Getting as many madness spells as you can and a few of these discard outlets is a strong start, but to really do well in R/B, you’ll want some ways to refill your hand, too. Madness generates mana advantage or “tempo,” letting you put more cards into play faster, and a couple of cards here power up when your hand is empty. But in general, running out of spells is the best way to lose at Limited — so, as odd as it sounds, I would regard Clattering Augur, Echoing Return, Gilt-Blade Prowler and Greed as perhaps the most indispensable cards for this archetype if you aren’t splashing.


U/B is perhaps the most nebulous color pair in terms of identity, with the baffling designation “self-discard matters.” In practice, this is less a result of U/B having specific payoffs for its discard or surveil effects, and more about these colors being surrounded by different graveyard synergies in W/B, U/R, and R/B. As with R/W, this broad overlap makes it easy to lock in U/B at the start of the draft and then use its generic graveyard manipulation to set up whatever third color comes your way.

I should clarify that it seems perfectly viable to stick in U/B without any splash. You can put together in-color graveyard payoffs like Archfiend of Sorrows, Tizerus Charger, Lucid Dreams and Young Necromancer, and there’s enough overlap with the delirium and madness cards to just throw in things like Raving Visionary and Mystic Redaction.

Like U/G, going this route essentially sets you up to play generic “good stuff control,” so avoid playing the “risky” madness/delirium cards and prioritize bombs, removal and value like Said // Done that will help grind opponents into dust.

Blue-Red: Delirium

I can’t stress enough how similarly these last three color pairs play, or how much overlap there is between the cards they want to prioritize. In fact, it’s probably more useful to think of the archetype as “Grixis Delirium” and view the individual madness spells or graveyard payoffs as interchangeable tools that your discard engine can utilize. 

With that in mind, the biggest question to ask yourself when you start drafting in Grixis colors is about tempo. Are you trying to create an overwhelming early curve with discounted madness creatures? Or are you going to play a long game, combining looting, madness and recursion to squeeze multiple uses out of each card? 

I think the latter approach is better supported. Past draft formats have proved the effectiveness of non-combat threats like Feast of Sanity and Mystic Redaction, and the concentration of resource-intensive draw engines like Clattering Augur, Gilt-Blade Prowler and Raving Visionary pushes this strategy over the top. Clog the board, conserve your spells, and grind them out.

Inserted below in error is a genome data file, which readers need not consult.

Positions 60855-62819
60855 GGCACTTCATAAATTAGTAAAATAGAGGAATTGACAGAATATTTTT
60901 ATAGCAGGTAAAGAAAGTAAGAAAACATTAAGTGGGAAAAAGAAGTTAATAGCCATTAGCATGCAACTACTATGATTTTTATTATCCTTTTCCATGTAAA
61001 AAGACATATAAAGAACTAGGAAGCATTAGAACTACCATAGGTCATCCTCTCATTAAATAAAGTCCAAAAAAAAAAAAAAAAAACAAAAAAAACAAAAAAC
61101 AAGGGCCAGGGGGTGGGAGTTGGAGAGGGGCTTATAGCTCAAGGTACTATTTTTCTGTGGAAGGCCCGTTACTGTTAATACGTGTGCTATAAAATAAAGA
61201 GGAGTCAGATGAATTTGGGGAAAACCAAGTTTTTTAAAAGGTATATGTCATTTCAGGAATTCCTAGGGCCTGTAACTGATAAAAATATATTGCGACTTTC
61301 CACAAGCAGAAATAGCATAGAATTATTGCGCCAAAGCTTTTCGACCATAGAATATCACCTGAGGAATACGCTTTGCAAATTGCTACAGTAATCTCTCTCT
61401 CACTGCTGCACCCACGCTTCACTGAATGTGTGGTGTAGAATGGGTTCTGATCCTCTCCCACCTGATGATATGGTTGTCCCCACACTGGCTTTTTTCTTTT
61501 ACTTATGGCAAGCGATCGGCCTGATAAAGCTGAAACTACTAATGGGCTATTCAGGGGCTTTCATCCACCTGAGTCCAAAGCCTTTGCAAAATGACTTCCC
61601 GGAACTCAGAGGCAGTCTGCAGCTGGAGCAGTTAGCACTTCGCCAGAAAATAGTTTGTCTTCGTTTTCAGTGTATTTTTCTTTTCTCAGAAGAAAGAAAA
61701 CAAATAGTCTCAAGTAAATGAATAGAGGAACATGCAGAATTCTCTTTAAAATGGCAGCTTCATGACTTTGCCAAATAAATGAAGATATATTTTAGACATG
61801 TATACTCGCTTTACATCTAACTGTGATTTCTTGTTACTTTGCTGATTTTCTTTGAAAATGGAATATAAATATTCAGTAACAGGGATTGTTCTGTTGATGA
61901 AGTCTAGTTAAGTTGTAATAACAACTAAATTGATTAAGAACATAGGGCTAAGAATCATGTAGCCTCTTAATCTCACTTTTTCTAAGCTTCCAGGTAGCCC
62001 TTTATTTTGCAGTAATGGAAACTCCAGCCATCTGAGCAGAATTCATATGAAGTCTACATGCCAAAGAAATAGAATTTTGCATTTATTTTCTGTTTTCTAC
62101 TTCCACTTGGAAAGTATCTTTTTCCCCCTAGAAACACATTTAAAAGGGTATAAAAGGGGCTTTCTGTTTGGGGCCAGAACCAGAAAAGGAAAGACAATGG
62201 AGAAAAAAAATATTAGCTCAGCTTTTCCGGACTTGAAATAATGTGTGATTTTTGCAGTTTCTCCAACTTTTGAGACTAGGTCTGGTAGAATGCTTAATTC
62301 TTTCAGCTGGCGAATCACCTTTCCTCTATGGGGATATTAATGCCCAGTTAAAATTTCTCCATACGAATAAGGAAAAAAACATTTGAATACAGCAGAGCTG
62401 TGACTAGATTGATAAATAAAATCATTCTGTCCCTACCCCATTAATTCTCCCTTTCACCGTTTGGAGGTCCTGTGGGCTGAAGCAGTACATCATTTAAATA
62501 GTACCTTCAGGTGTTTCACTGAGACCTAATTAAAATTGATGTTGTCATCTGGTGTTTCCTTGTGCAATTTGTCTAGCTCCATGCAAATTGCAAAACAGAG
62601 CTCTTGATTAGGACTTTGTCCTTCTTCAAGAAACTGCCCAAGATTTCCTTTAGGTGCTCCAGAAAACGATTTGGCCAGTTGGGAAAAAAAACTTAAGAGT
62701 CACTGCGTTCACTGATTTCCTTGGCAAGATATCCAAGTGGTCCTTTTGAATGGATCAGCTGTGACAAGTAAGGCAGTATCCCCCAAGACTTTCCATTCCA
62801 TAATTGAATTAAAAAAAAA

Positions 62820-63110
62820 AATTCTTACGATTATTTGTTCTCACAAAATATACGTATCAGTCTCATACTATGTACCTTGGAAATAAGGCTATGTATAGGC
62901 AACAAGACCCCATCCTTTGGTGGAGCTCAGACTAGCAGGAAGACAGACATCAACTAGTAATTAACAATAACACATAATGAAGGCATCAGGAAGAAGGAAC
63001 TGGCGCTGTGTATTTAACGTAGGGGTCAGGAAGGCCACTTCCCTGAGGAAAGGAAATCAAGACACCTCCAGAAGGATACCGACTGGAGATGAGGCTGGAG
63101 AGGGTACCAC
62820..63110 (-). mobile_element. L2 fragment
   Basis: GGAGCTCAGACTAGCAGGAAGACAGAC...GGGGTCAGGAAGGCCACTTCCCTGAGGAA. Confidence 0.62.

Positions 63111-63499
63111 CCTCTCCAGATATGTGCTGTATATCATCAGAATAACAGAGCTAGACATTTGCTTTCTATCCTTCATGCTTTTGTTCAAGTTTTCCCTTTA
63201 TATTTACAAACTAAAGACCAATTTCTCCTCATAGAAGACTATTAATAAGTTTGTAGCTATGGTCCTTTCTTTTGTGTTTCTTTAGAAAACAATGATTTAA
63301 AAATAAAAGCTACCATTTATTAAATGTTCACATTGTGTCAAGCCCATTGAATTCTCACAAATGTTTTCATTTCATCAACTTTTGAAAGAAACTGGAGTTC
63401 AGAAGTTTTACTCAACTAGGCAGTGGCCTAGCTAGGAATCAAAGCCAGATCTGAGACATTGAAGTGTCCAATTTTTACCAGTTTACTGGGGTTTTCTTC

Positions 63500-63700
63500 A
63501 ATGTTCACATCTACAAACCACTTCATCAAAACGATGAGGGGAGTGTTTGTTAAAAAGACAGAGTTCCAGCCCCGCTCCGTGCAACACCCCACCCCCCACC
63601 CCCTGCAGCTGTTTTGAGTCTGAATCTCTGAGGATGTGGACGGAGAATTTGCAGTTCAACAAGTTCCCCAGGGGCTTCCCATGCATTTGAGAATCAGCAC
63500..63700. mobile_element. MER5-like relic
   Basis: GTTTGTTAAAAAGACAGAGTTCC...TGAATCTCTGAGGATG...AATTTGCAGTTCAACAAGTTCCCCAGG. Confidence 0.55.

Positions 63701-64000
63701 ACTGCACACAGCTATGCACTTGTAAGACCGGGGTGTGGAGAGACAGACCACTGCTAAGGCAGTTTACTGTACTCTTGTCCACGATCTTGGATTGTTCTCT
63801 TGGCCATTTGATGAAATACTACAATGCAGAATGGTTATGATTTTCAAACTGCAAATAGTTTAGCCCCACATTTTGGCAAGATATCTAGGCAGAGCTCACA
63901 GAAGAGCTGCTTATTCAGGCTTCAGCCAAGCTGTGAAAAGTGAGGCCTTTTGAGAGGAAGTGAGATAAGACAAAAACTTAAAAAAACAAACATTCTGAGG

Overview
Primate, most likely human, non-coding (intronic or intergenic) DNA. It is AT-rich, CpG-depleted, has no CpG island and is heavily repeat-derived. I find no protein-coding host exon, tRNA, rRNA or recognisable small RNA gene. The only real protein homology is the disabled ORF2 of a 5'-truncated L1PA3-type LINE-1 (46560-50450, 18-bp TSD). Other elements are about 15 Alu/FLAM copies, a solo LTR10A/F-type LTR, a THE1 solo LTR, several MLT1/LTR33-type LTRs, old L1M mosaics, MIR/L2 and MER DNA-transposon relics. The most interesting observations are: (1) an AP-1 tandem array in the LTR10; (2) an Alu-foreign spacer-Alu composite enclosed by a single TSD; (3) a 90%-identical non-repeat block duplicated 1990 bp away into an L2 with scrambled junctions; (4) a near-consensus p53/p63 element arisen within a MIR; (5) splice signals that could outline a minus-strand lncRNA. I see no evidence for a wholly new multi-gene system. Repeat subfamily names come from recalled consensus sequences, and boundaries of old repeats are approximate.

Okay, onto the last three archetypes, which stand out to me as slightly less connected than the two “quadrants” of synergy we’ve explored so far. That’s not to say that the W/B mechanics can’t be combined with the artifact/counters/aggro or madness/delirium/recursion piles — more that there’s less of a clear reason to prefer one over the other. Reanimator is less dependent on specific setups and payoffs compared to other strategies; you’ll always be playing and losing creatures in a game of Limited, and bringing the best ones back over and over is always going to put you ahead.

Late to Dinner is your common reanimation effect (appearing in white, for once), while Young Necromancer and Graceful Restoration back it up at uncommon. And don’t overlook Scour the Desert as a different take on “reanimation.” How many copies of these spells you can secure in the draft is the difference between a generic WBx deck and something focused enough to warrant the “reanimator” label. 

As in Ikoria draft, you can get away with these effects in a “normal” creature deck thanks to cycling creatures, which provide big bodies in the graveyard without requiring low-tempo setup cards like Sinister Starfish and Vile Entomber. Orchard Strider does represent a meaningful incentive to go into green, but you can get away with just Landscaper Colos and Sojourner’s Companion, perhaps backed up by some red discard enablers. As an aside, remember that casting madness creatures will not trigger the W/B gold card Breathless Knight, as it’s technically being cast from exile en route to your yard.